ILT presents new bunker tank sulphur check method

The Netherlands Human Environment and Transport Inspectorate (ILT) has developed an innovative and safe method for taking samples from bunker tanks within seagoing ships. Sampling is part of the checks on the maximum permitted sulphur content of the fuel oil these ships use. On 10 December, ILT is organising the international web conference 'Sulphur 2020 Enforcement'. At this online conference, the Inspectorate will share its technology behind the sampling method with maritime inspectorates from around the world.

Zeevaart zwavelinspecties

Since 1 January 2020, new, stricter global limits have been in place to limit the sulphur content in marine fuel oil. Since this date, it is illegal to use or carry fuel oil that contains more than 0.5% sulphur, unless the ship is equipped with a exhaust gas cleaning system (scrubber). In some seas, such as the North Sea, fuel oil standards are even stricter with a maximum sulphur content of 0.1%. The goal of these limits is reducing polluting sulphur emissions, which harm the environment and public health.

International web conference

On 10 December, the first international conference focused on compliance with sulphur emission standards by seagoing ships is taking place. The Netherlands is organising this online meeting to share knowledge and experience. 26 countries are taking part in this conference, 12 of which are from outside Europe. Participants will discuss subjects such as remote sensing and sampling, and international exchange of information.

Checking sulphur content by taking samples from bunker tanks

Maritime inspectorates from around the world face the challenge of sampling oil from bunker tanks in order to check sulphur levels. During the conference, ILT will present its method of sampling via the sounding pipe: the 'vacuum method' for bunker tanks close to the surface and the 'flow method' for double bottom tanks. For both methods, ILT has developed a sampling kit not costing more than € 3000. By sharing its knowledge, ILT wants to support other countries in their enforcement efforts around ships' sulphur emissions.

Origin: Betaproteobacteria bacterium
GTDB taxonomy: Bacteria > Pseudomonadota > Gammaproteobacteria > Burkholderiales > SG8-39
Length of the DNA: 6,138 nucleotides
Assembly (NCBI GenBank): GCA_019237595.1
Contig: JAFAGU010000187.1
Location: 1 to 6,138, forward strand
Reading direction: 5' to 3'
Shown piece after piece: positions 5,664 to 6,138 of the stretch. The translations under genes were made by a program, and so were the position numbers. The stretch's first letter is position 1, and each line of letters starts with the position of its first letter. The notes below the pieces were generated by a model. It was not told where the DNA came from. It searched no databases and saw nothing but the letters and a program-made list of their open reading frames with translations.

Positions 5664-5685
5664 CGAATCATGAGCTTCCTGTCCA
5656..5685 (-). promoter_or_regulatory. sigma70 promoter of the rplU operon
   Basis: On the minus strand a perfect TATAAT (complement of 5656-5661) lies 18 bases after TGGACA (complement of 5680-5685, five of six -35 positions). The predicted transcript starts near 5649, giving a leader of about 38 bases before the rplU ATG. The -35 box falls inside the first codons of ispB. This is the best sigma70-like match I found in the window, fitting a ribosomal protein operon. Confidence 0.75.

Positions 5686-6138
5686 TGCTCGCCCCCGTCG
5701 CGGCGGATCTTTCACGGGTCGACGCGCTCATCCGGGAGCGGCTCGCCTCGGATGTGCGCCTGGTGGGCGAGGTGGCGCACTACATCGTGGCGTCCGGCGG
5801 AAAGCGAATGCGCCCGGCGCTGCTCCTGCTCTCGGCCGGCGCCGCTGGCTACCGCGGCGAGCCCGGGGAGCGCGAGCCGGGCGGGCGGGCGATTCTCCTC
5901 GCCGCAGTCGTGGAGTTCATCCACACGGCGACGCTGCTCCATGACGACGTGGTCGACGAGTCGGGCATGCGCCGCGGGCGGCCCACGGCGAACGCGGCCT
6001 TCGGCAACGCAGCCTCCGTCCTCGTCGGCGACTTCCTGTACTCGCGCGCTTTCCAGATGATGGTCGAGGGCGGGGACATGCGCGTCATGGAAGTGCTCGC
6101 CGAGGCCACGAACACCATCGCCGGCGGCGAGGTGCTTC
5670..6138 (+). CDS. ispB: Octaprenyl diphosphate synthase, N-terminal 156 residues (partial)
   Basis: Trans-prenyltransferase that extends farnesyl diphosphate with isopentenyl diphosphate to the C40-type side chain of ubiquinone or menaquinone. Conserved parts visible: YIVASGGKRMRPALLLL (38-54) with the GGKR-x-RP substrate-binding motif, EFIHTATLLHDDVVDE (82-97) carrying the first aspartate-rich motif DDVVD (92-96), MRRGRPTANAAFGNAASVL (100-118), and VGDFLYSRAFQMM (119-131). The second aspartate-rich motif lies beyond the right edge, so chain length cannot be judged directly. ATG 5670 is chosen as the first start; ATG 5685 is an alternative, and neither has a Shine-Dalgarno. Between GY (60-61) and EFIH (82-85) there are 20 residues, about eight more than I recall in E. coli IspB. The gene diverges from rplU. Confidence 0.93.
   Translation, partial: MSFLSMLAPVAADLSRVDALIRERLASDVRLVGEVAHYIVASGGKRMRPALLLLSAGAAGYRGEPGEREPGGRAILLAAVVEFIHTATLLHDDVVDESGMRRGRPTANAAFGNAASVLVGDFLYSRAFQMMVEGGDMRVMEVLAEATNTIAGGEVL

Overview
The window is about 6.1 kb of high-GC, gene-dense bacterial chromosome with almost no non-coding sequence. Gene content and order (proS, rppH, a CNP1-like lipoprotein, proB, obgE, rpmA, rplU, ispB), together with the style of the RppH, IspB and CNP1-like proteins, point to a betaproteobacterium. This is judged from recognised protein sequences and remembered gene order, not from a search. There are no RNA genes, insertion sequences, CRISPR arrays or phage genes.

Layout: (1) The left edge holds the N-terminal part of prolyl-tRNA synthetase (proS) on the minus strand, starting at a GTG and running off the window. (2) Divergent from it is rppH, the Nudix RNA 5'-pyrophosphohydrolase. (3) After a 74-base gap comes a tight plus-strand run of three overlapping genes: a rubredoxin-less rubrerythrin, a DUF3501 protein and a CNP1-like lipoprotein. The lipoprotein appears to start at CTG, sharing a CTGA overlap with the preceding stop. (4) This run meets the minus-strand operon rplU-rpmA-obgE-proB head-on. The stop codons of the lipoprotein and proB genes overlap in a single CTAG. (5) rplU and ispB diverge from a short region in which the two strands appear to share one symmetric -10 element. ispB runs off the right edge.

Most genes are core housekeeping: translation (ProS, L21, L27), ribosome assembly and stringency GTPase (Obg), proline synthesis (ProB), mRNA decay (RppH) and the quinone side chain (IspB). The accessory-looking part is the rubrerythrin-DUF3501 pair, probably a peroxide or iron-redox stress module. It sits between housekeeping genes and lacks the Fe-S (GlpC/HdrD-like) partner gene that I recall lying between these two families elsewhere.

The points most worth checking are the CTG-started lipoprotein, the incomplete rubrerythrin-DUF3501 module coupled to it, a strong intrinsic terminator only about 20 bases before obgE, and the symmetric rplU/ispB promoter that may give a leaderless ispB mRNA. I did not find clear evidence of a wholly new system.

Improving international cooperation

With this first international web conference, ILT aims to boost international cooperation. This creates a level playing field around the world and will lead to lower emissions. One of the ways to achieve this, is increasing international signalling of ships that appear to be breaking the rules. So they can be checked upon arrival in another nation's port.

Remote sensing

As well as sampling on ships in port, remote sensing plays an important role in enforcement. 'Sniffing poles', airplanes and drones can detect a spike in sulphur emissions. Further, the Netherlands is frontrunner in developing methods that utilise satellite imagery to measure individual ships' emissions far out at sea.


Video: Bunker tank sampling

This video explains how inspectors of the Dutch Human Environment and Transport Inspectorate (the ILT) sample fuel oil from bunker tanks. The ITL samples fuel oil because ships are not allowed to use high Sulphur fuel.